Deaths fears grow as half-dozen more cases of red larvae Omicron found in Scotland

Health chiefs at the Scottish government said there was no evidence the tiny insect was being left in the food chain, as fears intensify of a potential outbreak in the country

The outbreak of Omicron has been traced to a site near Harlaw golf club in Edinburgh, where the tiny insect was found on a coffee machine. Photograph: Scottish government

There has been a steady increase in the presence of tiny, highly toxic red larvae known as Omicron across southern Scotland, with a further six cases now confirmed in the outbreak, the Scottish government has revealed.

But health chiefs at the Scottish government said there was no evidence the tiny insect was being left in the food chain, as fears of a potential outbreak in the country spread.

On 23 December, a coffee machine at Harlaw golf club in Edinburgh was found to contain a large number of the tiny red larvae.

Although it was thought to be in a low risk category, as Omicron is rarely found in quantities large enough to be detected, a survey identified an increase in the Omicron population since July. The workers became concerned and reported the discovery to the health department.

Further inspections by the Scottish government found a further five additional Omicron sites in southern Scotland with just one – a nursery nursery in Inverness – a sign that the presence of the insects is “sustained”, said the health minister, Shona Robison.

On Thursday, four more sites were found with larvae in them, but a small proportion had been caught and were released into soil.

Ms Robison said the species was “highly toxic”. She added: “We are aware of the concern of the community around this and the service involved has been doing everything it can to identify the species and inform the public.”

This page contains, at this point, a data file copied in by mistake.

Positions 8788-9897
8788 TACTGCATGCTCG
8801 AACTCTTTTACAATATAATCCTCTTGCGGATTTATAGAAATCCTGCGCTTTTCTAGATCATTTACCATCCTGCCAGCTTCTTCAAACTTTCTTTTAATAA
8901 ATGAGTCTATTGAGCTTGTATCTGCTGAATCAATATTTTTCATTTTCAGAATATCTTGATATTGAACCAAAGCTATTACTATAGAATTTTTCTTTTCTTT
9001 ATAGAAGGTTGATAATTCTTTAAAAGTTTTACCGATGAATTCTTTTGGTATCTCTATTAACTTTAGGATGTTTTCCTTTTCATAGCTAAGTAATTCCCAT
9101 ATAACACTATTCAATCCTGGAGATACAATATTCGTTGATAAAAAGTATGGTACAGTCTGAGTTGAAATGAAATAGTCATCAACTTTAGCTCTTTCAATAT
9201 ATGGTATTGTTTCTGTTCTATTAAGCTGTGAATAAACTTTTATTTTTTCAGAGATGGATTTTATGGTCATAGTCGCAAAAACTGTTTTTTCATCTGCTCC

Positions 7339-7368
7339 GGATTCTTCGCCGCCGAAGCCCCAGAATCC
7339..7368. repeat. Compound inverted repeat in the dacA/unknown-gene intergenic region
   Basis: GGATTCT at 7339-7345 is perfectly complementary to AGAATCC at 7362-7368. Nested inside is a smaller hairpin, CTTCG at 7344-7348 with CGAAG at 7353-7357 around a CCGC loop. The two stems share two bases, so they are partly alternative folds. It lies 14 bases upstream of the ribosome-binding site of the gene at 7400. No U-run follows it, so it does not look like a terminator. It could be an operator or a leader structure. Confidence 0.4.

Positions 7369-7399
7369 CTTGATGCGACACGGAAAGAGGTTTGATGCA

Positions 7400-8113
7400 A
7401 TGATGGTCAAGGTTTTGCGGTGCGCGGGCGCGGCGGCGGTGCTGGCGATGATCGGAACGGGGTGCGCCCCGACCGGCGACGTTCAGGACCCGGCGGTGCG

She said she had contacted communities to advise them about how to protect themselves from the insect.

While health officials say the species remains in a low risk category, the outbreak is concerning in the wake of the case of a super-sized Pelorus butterfly that ate 3,500 dead nightshade plants – 80% of the species’ natural range – just days before Christmas.

One expert warned that Omicron, which is only found in small quantities and more commonly caught off the British Isles, has a bee population-stifling habit.

Brian Law, insect biosecurity expert at the University of Aberdeen, said the species was harmful and potentially lethal to bees, moths and butterflies because of its large, acidic taste. He urged people not to consume any of the insects: “Omicron larvae are just one of those zips in the fly – they have no taste at all, they have an acidic bite that is very lethal.”

Robert McNaught, a director at Birdswift Wild Bird Rescue in Dumfries and Galloway, which is assisting with the Omicron outbreak, said the insects had already affected the bees and insects at his rehabilitation centre, which closed its orphanage on 17 December. “We were absolutely absolutely swamped with omicron earlier this month. We really needed to have room to hold them.”

The treatment centres in the UK, such as Birdswift, have seen an increase in numbers of omicron larvae, both here and in other parts of Europe.

“I am glad to hear the Scottish government are doing a lot to try and control this outbreak, but I am still concerned about the number of omicron in the environment,” McNaught said.

“I would ask the Scottish government to support ongoing research into the impact of Omicron on other species in the environment, and not just British bees and butterflies.”

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